Two general strategies have been employed to obtain measures of blood pressure during daily life: home monitoring and ambulatory monitoring. Home monitoring typically involves training the patient (or a family member of the patient) to operate an occluding cuff properly to obtain auscultatory measures of blood pressure on a daily basis.
In contrast, ambulatory monitoring typically employs an automated device that is programmed to measure blood pressure at periodic intervals over the course of a specified time period, typically 24 or 48 hours.
Let’s examine the costs and benefits associated with each of these approaches.
Home Blood Pressure Monitoring
Home monitoring is one fairly inexpensive strategy for obtaining auscultatory measures of blood pressure out of the clinic. Obviously, this approach relies on having a patient who possesses the manual dexterity and sensory capabilities to acquire the skill of auscultation, adhere to the physician’s instructions regarding frequency of recording, and report blood pressures honestly and accurately. For persons who are uncertain about their ability to acquire this skill, inexpensive devices that automatically inflate and deflate the occluding cuff and detect Korotkoff sounds may be used, although the accuracy of many of these instruments is questionable (Evans et al., 1989; O’Brien et al., 1990).
Validation of Home Blood Pressure Monitors
In an effort to evaluate the accuracy of automated instruments for the purposes of home blood pressure monitoring, the Consensus Conference on Self-Blood Pressure Measurement (White et al., 1999) recommended that these automated instruments be validated according to standards established by both the Association for the Advancement of Medical Instrumentation (1993) and the British Hypertension Society (O’Brien et al., 1993). In brief, these standards allow for discrepancies between blood pressures measured by an automated device and a valid reference device to average no more than +5mm Hg and possess variabilities of no more than 8mm Hg.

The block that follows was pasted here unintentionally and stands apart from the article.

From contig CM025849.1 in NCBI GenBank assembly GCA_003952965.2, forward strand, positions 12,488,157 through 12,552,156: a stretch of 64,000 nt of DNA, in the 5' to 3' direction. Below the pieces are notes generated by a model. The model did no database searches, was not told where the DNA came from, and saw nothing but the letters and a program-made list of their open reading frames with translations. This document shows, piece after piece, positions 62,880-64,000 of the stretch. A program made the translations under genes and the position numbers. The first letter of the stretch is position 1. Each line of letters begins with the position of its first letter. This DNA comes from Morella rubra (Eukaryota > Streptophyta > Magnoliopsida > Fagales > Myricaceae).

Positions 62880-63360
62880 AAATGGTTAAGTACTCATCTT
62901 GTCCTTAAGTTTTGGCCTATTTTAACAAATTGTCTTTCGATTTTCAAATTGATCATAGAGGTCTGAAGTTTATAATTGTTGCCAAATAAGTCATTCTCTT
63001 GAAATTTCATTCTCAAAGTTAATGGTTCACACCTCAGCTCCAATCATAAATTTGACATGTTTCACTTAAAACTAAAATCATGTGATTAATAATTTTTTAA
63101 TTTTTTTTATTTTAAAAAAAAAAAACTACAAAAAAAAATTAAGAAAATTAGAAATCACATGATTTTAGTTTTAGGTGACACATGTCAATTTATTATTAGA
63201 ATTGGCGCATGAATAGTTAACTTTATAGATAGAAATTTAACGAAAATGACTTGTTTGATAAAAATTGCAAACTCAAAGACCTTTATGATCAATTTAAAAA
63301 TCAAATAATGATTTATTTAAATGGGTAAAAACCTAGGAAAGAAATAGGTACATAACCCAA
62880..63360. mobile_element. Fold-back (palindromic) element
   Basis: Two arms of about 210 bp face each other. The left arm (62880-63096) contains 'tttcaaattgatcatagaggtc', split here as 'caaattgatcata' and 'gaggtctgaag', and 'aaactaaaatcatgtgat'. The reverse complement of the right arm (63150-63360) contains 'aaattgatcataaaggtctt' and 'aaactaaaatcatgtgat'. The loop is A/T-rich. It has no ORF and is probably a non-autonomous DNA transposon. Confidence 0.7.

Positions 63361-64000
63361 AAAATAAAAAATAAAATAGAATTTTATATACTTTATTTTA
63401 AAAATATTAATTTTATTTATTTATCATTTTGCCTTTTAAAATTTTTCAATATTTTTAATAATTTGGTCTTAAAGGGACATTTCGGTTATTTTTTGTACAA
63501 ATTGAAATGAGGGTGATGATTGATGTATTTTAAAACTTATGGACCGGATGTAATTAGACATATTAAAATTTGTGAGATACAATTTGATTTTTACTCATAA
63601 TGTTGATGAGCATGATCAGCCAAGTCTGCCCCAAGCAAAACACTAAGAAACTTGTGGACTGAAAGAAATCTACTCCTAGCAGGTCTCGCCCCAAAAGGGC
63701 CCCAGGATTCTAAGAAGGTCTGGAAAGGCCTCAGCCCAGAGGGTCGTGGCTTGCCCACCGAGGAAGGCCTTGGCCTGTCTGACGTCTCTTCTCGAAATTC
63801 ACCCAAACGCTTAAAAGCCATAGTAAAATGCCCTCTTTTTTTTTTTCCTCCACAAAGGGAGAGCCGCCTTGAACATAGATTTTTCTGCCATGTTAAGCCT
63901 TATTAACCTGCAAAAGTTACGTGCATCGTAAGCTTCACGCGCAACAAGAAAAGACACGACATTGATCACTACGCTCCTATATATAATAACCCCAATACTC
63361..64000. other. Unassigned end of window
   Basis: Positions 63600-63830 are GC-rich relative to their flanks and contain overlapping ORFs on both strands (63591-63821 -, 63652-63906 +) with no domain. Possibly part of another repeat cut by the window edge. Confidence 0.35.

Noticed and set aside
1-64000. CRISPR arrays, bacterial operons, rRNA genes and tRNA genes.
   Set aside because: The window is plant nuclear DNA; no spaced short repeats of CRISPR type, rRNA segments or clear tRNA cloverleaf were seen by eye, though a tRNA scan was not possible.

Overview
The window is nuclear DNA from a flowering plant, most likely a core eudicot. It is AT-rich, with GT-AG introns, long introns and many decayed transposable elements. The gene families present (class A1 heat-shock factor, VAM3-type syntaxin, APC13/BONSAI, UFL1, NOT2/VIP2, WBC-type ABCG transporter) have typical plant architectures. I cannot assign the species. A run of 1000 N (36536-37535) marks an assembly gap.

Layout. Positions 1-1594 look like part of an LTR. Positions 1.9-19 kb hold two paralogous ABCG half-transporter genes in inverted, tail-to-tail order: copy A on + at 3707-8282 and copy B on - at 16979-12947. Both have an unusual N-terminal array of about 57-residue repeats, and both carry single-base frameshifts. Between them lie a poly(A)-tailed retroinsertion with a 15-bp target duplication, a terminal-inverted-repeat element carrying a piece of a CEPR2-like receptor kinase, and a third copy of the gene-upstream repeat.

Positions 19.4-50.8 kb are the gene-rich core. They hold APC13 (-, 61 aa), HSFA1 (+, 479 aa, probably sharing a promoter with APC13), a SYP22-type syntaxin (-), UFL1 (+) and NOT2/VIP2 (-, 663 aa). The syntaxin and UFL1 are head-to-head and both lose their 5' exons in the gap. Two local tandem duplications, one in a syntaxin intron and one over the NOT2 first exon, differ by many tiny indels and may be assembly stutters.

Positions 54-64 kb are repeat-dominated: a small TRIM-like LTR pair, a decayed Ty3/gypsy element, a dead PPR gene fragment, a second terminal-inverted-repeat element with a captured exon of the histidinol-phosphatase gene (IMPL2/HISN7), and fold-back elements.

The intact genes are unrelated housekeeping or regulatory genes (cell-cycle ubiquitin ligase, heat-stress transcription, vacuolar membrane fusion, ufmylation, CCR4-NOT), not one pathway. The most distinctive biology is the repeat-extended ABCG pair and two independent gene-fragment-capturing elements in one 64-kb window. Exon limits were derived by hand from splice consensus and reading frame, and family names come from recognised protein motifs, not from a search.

Additionally, these standards emphasize training persons to operate the instrument properly and assuring the regular calibration of the device. Although the application of these standards to more recent versions of automated blood pressure recording instruments has held the industry accountable for manufacturing devices that measure accurate blood pressures (Yarows and Amerena, 1999; Yarows and Brook, 2000), some legitimate concern continues to be expressed that these devices still do not measure blood pressure accurately for many individuals (Gerin et al., 2002).
For example, in one recent device validation study, Ploin et al. (2002) reported that the test device met the designated accuracy criteria, even though only slightly over half of the blood pressure determinations obtained from it met the + 5mm Hg criteria and approximately 10 percent of the SBP determinations exceeded a +15mm Hg discrepancy between methods. It would appear that at least for some hypertensive patients, automated devices developed for home use lack the degree of accuracy we have come to expect in medical devices.
In lieu of purchasing an automated device for home blood pressure monitoring, some individuals have turned to using public automated machines, now found in almost all drugstores. In general, this approach has been discouraged (Conway, 1986), because these devices are often not properly calibrated and maintained. Furthermore, taking one’s blood pressure in a public place presents the individual with a whole new set of stimuli that are typically contraindicated in standardized instructions for obtaining accurate measures of blood pressure either in the clinic or at home.